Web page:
Hand-eye coordination, in conjunction with fine motor skills, is a skill that helps children learn as well as improve efficiency in daily life activities. It is a skill where your child’s hand movements are tracked with their eyes. A well-developed hand-eye coordination may also improve a child’s reaction time and help a child cope with demands in the society. It has also been found that developing hand-eye coordination has a positive effect on learning and building social skills.
Children with Autism Spectrum Disorder (ASD) are typically found with less efficient hand-eye coordination, which may make everyday activities like getting dressed or catching a ball more difficult. But fret not, as there are several activities you can play with your child to work on this!
Let’s Get Moving!
These activities incorporate physical movements which can help build children’s overall motor skills as well. They can also be part of a fun family bonding time!
Games involving balls are versatile and can be a great way to develop a child’s hand-eye coordination. Having to throw, catch or bounce the ball requires a great deal of controlling their hand movements while attending to both the ball as well as the target. Here are some examples:
1. Throw and Catch
Simply taking turns to pass the ball with your child with the aim of not dropping the ball is a good activity to practice turn-taking and building your child’s hand-eye coordination! Remember to praise your child whenever a good toss or catch was made. You could also switch between throwing and bouncing the ball.
All you need is a few plastic bottles (you may choose to fill them with water to add some weight) and a ball! Set it up in a bowling formation and have your child roll the ball to hit as many ‘pins’ as possible in the least number of tries. If your child faces some difficulty rolling the ball, try demonstrating it and physically guiding your child’s arms and hands during your child’s turn.
3. Bounce Back
Another game to try is to get your child to bounce the ball against the wall and catch it as it bounces back. This may be slightly more difficult than throwing and catching with another person, so this could possibly be done after successful bounces between your child and yourself.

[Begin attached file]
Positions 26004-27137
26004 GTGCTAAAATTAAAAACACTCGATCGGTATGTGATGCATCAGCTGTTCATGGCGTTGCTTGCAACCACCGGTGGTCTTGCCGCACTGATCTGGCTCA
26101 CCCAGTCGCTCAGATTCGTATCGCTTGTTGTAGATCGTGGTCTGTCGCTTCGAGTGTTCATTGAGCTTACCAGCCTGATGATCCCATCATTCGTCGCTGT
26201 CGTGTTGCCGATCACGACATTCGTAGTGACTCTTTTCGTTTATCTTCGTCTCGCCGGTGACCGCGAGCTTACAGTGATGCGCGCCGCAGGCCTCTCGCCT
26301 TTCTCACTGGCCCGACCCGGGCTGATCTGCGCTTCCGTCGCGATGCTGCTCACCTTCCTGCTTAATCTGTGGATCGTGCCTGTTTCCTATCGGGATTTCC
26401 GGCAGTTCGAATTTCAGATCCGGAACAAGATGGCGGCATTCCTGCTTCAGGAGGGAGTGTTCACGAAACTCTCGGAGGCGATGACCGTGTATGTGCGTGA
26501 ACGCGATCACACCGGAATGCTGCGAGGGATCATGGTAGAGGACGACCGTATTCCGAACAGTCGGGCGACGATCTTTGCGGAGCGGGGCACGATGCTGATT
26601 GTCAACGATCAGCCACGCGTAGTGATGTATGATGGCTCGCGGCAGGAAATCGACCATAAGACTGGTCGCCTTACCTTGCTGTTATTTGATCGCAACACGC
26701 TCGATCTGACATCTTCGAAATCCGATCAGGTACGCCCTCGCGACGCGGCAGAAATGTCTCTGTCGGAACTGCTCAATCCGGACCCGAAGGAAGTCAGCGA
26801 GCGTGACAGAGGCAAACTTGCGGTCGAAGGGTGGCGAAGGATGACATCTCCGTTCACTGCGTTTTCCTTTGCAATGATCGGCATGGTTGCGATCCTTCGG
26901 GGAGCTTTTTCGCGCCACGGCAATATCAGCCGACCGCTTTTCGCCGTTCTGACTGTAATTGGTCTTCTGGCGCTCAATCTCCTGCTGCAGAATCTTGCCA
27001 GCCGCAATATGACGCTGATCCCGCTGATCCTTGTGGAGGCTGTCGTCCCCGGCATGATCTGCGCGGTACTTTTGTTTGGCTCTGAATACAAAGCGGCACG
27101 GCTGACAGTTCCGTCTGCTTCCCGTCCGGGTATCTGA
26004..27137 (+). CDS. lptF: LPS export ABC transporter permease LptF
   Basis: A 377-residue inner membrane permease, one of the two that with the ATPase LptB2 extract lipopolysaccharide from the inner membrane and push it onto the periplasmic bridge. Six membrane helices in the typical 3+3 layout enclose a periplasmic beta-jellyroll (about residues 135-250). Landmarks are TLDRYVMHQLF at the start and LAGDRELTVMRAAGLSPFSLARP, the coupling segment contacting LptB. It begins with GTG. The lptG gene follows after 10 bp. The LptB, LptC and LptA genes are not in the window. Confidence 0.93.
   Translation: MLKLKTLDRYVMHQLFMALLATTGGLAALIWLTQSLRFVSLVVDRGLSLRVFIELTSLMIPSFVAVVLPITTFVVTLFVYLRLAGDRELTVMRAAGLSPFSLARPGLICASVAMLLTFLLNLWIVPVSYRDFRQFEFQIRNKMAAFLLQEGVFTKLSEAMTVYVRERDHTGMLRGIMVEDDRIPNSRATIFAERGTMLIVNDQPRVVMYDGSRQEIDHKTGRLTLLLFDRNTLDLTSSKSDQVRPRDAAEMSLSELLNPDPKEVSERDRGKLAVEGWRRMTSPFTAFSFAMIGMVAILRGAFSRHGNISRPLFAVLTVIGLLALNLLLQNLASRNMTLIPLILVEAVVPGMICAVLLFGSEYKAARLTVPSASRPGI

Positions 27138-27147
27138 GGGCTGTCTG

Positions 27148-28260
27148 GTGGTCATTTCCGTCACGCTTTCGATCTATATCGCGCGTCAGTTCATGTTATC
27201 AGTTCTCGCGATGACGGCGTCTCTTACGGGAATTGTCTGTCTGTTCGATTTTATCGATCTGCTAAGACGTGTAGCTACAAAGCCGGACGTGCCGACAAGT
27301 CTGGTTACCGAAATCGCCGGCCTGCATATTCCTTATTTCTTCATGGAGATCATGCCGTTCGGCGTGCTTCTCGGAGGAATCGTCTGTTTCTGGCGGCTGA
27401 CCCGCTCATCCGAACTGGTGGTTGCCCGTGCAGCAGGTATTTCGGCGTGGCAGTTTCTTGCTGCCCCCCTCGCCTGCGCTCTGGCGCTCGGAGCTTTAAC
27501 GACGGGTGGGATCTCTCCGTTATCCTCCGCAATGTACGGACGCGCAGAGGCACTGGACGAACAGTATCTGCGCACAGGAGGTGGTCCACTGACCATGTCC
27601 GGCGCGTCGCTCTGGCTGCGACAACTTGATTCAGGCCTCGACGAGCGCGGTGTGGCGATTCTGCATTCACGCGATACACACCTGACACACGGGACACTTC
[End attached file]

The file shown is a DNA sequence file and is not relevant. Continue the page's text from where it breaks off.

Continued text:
4. Bean Bags Throw
Other than balls, you may also make use of any weighted and soft items such as bean bags just to let your child be exposed to holding different objects. An example of a game that can be played using bean bags would be to throw coloured bean bags into containers that are labelled with the corresponding colours to earn points. You may choose to vary the distance and adjust the points system accordingly.
Common stationeries and household items can be of great use when practicing hand-eye coordination. These could include items such as pegs (wooden or clothes), tweezers, scissors, marbles, ping pong balls and a spoon. The list is non-exhaustive so feel free to use your creativity - anything that involves your child’s hands and eyes!
1. Pegs and String
Have your child clip on as many pegs as possible on a string tied to 2 chairs or the legs of the table. For additional learning, you could even add alphabets, numbers, or even pictures to the pegs and get your child to arrange or categorise accordingly.
2. Art and Craft
Simple drawing, colouring and cutting is a sufficient and fun activity to enjoy together! Remember to always guide your child especially when using sharp stationeries like scissors.
3. Carnival Games
An example of an easy home-made carnival game would be a race balancing a ping pong ball with a spoon. This game requires a great deal of balancing and coordination when ensuring that the ping pong ball stays on the spoon throughout.
Hand-eye coordination is a skill that can be built upon, it can be developed through practice. 10 minutes everyday is good enough to see improvements. Regardless of the level of difficulty for the games, always remember to praise and encourage your child! Lastly, don’t forget to have fun in the process.
Written by Tiffany.
Sussex Publishers. (n.d.). Hand-Eye coordination improves cognitive and social skills. Psychology Today. Retrieved from: https://www.psychologytoday.com/sg/blog/the-athletes-way/201311/hand-eye-coordination-improves-cognitive-and-social-skills.
Crippa, A., Forti, S., Perego, P., & Molteni, M. (2012). Eye-Hand coordination in children with high functioning autism and Asperger’s disorder using A GAP-OVERLAP PARADIGM. Journal of Autism and Developmental Disorders, 43(4), 841–850. https://doi.org/10.1007/s10803-012-1623-8